Everyone wants to have a comfortable and enjoyable retirement, but without adequate planning it probably won't happen. People are living longer than ever, which is obviously good news, but that means retirement is becoming more expensive. Some people believe that they can count on Social Security and don't need to plan on their own, but this is a dangerous strategy, as it will cover only a fraction of a typical retiree's expenses, and the long-term health of the Social Security system is very much in doubt.
The first step in retirement planning is estimating how much money you'll need. A popular rule-of-thumb claims that you will only need about 70% of your pre-retirement income to maintain your lifestyle in retirement. While you will probably save some money currently being spent on work-related items (such as formal clothes and commuting), other costs go up in retirement (health care, hobbies, etc). 70% may be a useful rule of thumb, but some people find 50% is plenty while others feel they need 100%. Some of the sites we link to provide more accurate estimates based on your specific circumstances.
The second step in retirement planning is figuring out where the money you're going to need will come from. Visit the Social Security Administration site to get an estimate of how much you'll receive, and add to this any pension you'll be receiving from your employer. Unfortunately, traditional pensions and Social Security together probably won't come close to providing you with what you'll need. In addition, unless you're nearing retirement, you shouldn't count on ever seeing any of the money you've been paying into Social Security, because the future of the system is very much in doubt.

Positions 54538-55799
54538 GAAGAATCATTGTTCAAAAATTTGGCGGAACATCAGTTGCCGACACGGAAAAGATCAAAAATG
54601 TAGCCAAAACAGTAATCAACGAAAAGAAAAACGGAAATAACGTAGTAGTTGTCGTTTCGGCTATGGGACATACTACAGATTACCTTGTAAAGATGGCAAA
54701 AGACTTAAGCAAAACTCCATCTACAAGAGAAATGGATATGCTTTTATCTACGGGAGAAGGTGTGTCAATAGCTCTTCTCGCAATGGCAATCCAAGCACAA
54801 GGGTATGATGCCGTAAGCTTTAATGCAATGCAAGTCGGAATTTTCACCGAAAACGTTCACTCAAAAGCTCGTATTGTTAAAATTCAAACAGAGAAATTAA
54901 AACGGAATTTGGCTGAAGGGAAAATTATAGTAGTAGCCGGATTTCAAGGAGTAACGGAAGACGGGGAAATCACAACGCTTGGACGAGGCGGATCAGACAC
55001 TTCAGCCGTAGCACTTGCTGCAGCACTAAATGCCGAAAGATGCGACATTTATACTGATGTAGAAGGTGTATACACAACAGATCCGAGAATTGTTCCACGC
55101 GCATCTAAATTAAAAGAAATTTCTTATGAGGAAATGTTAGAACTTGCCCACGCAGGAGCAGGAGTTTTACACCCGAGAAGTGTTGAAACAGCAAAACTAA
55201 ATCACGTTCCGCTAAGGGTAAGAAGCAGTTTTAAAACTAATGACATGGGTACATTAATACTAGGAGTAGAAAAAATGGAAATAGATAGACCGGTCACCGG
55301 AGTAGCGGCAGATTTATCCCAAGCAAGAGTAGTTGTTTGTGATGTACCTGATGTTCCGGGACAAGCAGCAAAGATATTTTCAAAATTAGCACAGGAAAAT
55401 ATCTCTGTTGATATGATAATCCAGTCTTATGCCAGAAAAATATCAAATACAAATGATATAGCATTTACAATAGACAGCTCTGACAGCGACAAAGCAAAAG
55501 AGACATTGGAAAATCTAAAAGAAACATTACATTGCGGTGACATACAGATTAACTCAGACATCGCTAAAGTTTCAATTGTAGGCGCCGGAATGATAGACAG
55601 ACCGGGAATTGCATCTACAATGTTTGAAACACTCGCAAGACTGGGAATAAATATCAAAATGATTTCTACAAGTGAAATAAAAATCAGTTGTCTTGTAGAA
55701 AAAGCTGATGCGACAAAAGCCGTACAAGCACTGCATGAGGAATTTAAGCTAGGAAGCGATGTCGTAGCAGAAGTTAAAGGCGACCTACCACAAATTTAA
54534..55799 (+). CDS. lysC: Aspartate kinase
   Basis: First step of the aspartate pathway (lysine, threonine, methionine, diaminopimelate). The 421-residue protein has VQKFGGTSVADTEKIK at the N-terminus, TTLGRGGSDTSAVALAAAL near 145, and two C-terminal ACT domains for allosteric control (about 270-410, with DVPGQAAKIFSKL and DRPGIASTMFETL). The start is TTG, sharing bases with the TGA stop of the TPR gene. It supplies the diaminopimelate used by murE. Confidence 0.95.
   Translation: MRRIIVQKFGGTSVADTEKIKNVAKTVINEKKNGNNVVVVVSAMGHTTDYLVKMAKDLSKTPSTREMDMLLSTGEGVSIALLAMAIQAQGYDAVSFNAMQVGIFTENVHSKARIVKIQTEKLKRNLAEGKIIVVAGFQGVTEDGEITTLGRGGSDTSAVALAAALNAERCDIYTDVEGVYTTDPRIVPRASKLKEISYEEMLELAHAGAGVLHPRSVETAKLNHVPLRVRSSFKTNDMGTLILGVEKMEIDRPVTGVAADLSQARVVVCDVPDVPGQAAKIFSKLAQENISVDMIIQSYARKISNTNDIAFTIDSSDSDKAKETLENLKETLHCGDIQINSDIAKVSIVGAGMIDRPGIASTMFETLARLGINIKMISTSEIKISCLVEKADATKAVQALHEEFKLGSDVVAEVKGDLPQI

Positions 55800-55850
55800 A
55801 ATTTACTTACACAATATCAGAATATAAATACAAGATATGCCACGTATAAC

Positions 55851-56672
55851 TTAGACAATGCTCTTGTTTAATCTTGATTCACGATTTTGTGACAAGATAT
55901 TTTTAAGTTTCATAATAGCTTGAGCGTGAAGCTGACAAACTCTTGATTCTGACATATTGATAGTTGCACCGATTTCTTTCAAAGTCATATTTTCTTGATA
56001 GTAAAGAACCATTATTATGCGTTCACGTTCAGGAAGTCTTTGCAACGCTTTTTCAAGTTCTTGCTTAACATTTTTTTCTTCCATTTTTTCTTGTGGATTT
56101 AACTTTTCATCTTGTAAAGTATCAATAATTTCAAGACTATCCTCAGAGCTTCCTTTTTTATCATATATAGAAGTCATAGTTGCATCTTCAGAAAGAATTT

This is why it's so important to take your financial matters into your own hands. If you have a 401(k) program at work (or a 403(b) or 457), it's usually wise to contribute as much as you can. This is even more true if your employer provides some matching of your contributions. If you have no retirement plan at work, contribute to a traditional IRA or a Roth IRA. Your contributions to your 401(k) or IRA are tax-deferred, so that you don't pay any income taxes on your contributions until the money is withdrawn (usually in retirement, when your tax bracket will probably be lower).
Since tax laws are always changing and your retirement may be many years away, you should also start saving and investing on your own, outside your tax-deferred plan.